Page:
How Many Legs Does a House Centipede Have? Discover the Surprising Answer!

House centipedes are fascinating creatures that often make their way into our homes. These arthropods have elongated bodies with one pair of legs per segment, making them easily recognizable. So, how many legs does a house centipede have?

A house centipede typically has 15 pairs of legs. These legs are long, slender, and encircled by dark and white bands. Interestingly, the number of legs a centipede has can change throughout its life stages, as it gains more pairs through a series of molts.

While house centipedes may appear unnerving, they are mostly harmless and can help control other pests in your home. Their numerous legs, matched with their speed and agility, make them efficient predators of insects and other small arthropods.

House Centipedes: Basics and General Characteristics

What are House Centipedes?

House centipedes (Scutigera coleoptrata) are arthropods belonging to the class Chilopoda and order Scutigeromorpha. They are a common species often found inside homes.

Appearance and Markings

These unique insects have a yellowish-brown body with:

  • Three dark stripes running along the top
  • 15 pairs of white-banded long legs, increasing in length towards the back

Their body size can reach up to 1½ inches long. The legs are barbed, aiding in capturing prey.

Classification and Morphology

House centipedes belong to the phylum Arthropoda, class Chilopoda, order Scutigeromorpha, and species Scutigera coleoptrata. Key morphological features include:

  • Body: Flattened and segmented
  • Eyes: Faceted and well-developed
  • Legs: One pair per segment, totaling 15 pairs of slender legs

Here’s a comparison table between house centipedes and other centipedes:

Feature House Centipedes Other Centipedes
Body Color Yellowish-brown Varying
Leg Count 15 pairs 10 to 50+ pairs
Eye Development Faceted and well-developed Typically less developed
Body Size Up to 1½ inches long Varying

In summary, house centipedes (Scutigera coleoptrata) are common arthropods with 15 pairs of long, white-banded legs, and a distinct yellowish-brown body with three dark stripes. Their unique appearance and classification make them an intriguing species among centipedes.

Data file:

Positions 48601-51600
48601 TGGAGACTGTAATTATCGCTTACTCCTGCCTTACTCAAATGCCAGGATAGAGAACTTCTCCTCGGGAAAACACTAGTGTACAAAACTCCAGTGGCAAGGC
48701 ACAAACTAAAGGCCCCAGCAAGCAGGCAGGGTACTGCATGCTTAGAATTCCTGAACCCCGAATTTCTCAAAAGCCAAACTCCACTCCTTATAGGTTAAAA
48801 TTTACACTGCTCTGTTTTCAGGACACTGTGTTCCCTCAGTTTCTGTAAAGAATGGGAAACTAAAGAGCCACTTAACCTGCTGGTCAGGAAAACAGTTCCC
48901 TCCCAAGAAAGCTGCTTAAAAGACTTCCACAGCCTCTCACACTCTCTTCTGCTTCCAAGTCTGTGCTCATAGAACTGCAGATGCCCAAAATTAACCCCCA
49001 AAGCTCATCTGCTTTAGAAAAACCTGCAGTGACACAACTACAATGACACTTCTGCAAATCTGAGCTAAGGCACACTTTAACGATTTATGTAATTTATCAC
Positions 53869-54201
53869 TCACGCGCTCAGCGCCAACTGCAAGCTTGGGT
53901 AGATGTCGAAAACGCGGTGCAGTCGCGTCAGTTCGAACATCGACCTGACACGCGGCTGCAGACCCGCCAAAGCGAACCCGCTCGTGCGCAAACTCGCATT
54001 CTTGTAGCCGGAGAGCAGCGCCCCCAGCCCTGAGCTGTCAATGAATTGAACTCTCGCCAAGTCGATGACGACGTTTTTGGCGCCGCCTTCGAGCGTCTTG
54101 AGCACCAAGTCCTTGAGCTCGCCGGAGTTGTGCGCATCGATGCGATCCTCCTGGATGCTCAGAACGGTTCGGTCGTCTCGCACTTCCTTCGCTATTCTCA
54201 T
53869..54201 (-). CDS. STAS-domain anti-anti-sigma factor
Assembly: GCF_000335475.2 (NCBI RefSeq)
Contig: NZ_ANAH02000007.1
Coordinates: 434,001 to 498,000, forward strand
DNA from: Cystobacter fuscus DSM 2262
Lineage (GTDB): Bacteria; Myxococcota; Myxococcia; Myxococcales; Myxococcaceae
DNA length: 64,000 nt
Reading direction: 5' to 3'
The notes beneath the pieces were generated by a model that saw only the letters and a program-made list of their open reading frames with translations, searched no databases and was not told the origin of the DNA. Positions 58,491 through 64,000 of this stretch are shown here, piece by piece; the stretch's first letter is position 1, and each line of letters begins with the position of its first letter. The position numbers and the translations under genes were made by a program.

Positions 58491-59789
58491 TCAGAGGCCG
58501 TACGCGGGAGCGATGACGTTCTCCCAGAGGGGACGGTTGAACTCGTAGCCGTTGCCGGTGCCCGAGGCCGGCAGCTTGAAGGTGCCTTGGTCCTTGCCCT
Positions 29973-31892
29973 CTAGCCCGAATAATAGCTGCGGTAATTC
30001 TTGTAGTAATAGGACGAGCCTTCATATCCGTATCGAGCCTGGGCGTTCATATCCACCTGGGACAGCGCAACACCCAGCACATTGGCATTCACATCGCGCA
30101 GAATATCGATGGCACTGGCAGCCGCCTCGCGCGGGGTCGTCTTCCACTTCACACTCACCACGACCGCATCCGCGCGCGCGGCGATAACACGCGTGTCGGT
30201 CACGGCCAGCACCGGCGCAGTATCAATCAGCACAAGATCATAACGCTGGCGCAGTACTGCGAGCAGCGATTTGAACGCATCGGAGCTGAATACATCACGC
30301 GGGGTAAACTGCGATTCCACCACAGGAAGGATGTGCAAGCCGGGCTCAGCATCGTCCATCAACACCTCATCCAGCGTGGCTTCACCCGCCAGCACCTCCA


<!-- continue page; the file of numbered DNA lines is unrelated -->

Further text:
Lifecycle and Reproduction of House Centipedes

Reproduction Process

House centipedes reproduce by laying eggs in their preferred habitats, such as damp and protected spaces in homes or outdoors. The male centipede deposits a spermatophore on the ground or on a web, which the female later picks up and uses for fertilization1.

Growth and Development

  • Eggs: Female house centipedes lay about 60 eggs at a time2.
  • Larvae: House centipede larvae hatch from the eggs and have fewer legs than adults3.
  • Molt: As the larvae grow and develop, they go through several molts, gaining more legs during each stage4.
  • Life stages: House centipedes have a slower growth rate compared to spiders or other insects5.

A comparison table of house centipede life stages:

Life Stage Description Legs
Eggs Laid by females in damp, protected areas None
Larvae Hatch from eggs with fewer legs than adults Varies
Molt Growth stage; additional legs are gained Varies
Maturity Fully grown adult house centipede 15 pairs

These insects have fascinating growth and development characteristics. With each molt, they become closer to their final adult form, ultimately sporting 15 pairs of long, slender legs6. Observing the life stages of house centipedes truly reflects the unique traits of these arthropods.

Habitats and Distribution of House Centipedes

Natural Habitats

House centipedes inhabit damp and dark environments:

  • Outdoors: They can be found in leaf litter and unexcavated areas.
  • Indoors: They prefer basements, bathrooms, and crawl spaces.

These arthropods need humidity to survive, so they are commonly found in damp urban environments1.